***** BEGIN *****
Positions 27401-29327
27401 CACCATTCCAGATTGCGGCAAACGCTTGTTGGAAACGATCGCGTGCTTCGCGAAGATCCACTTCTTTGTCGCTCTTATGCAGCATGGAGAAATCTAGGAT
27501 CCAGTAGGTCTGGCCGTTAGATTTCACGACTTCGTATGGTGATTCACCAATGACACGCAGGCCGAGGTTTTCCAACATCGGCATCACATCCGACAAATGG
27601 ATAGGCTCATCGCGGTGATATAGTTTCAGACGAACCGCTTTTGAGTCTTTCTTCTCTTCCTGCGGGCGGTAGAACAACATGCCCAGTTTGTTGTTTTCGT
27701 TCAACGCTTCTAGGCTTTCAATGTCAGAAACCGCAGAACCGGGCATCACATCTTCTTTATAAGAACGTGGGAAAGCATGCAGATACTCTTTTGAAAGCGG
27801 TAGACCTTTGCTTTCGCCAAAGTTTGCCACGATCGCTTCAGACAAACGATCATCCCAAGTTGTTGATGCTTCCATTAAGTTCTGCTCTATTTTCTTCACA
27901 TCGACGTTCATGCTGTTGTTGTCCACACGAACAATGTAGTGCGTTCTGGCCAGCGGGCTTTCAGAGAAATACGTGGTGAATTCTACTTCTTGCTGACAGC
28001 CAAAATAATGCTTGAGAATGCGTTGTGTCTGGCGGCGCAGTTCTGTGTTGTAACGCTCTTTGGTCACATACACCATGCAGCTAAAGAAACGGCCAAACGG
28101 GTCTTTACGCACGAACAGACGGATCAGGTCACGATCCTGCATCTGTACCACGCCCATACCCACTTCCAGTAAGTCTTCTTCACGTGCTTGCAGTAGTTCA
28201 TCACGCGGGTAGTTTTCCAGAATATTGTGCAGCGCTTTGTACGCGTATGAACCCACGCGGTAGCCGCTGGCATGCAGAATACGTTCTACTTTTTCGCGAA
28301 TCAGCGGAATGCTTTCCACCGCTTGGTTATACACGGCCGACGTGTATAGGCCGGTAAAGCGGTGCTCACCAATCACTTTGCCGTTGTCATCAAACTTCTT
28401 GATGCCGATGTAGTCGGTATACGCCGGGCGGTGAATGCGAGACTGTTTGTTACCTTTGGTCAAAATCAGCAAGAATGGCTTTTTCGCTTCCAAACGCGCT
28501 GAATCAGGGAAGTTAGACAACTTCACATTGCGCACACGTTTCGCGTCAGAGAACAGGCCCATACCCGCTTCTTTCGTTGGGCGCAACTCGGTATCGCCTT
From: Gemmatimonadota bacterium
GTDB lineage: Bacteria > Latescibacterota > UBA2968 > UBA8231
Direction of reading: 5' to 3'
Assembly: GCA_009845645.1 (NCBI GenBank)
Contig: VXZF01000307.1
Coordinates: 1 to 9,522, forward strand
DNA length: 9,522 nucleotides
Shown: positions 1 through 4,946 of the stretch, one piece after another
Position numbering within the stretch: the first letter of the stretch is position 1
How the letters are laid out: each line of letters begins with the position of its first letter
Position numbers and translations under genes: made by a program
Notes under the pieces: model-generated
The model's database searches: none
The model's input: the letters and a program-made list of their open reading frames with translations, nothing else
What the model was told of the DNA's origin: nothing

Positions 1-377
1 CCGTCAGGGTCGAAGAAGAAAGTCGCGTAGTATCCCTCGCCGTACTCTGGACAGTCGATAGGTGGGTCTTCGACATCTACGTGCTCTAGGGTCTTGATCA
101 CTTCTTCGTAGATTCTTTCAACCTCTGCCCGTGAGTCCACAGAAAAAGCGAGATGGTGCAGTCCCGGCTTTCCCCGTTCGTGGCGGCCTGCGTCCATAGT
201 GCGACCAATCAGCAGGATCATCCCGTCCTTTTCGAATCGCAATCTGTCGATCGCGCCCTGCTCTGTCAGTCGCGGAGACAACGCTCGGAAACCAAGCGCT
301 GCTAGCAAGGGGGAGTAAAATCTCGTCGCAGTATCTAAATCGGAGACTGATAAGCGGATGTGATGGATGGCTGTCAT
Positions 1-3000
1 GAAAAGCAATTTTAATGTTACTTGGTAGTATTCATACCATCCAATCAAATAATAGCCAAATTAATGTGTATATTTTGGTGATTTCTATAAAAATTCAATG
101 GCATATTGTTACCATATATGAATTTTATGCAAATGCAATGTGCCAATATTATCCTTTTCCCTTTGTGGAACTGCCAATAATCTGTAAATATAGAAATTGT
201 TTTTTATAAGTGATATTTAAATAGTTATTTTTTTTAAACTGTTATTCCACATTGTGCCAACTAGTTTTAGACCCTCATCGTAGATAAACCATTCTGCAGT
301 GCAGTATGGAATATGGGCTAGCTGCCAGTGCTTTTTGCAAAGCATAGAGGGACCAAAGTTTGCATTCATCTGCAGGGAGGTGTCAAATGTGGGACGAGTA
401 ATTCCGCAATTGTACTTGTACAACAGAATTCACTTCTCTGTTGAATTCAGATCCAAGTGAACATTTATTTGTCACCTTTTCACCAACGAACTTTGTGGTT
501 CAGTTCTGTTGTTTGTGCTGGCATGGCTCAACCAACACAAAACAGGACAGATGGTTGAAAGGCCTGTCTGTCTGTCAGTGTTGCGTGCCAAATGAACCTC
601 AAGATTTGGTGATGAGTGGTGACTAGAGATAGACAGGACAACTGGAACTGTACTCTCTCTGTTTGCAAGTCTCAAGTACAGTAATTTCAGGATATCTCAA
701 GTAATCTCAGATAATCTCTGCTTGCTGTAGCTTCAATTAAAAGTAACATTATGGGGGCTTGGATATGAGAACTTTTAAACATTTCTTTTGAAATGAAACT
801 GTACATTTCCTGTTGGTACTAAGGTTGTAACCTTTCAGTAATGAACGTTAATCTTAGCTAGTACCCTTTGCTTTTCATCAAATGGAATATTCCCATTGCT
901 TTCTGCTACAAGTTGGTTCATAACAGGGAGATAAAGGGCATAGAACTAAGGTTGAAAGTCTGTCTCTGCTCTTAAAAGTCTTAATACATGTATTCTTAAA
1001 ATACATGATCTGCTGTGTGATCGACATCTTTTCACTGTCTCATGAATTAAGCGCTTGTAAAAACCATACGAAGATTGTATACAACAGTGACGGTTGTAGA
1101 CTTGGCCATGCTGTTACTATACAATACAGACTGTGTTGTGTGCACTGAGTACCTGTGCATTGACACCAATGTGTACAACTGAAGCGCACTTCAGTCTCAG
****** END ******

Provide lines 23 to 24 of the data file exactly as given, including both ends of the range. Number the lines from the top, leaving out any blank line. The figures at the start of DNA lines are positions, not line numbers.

How the letters are laid out: each line of letters begins with the position of its first letter
Position numbers and translations under genes: made by a program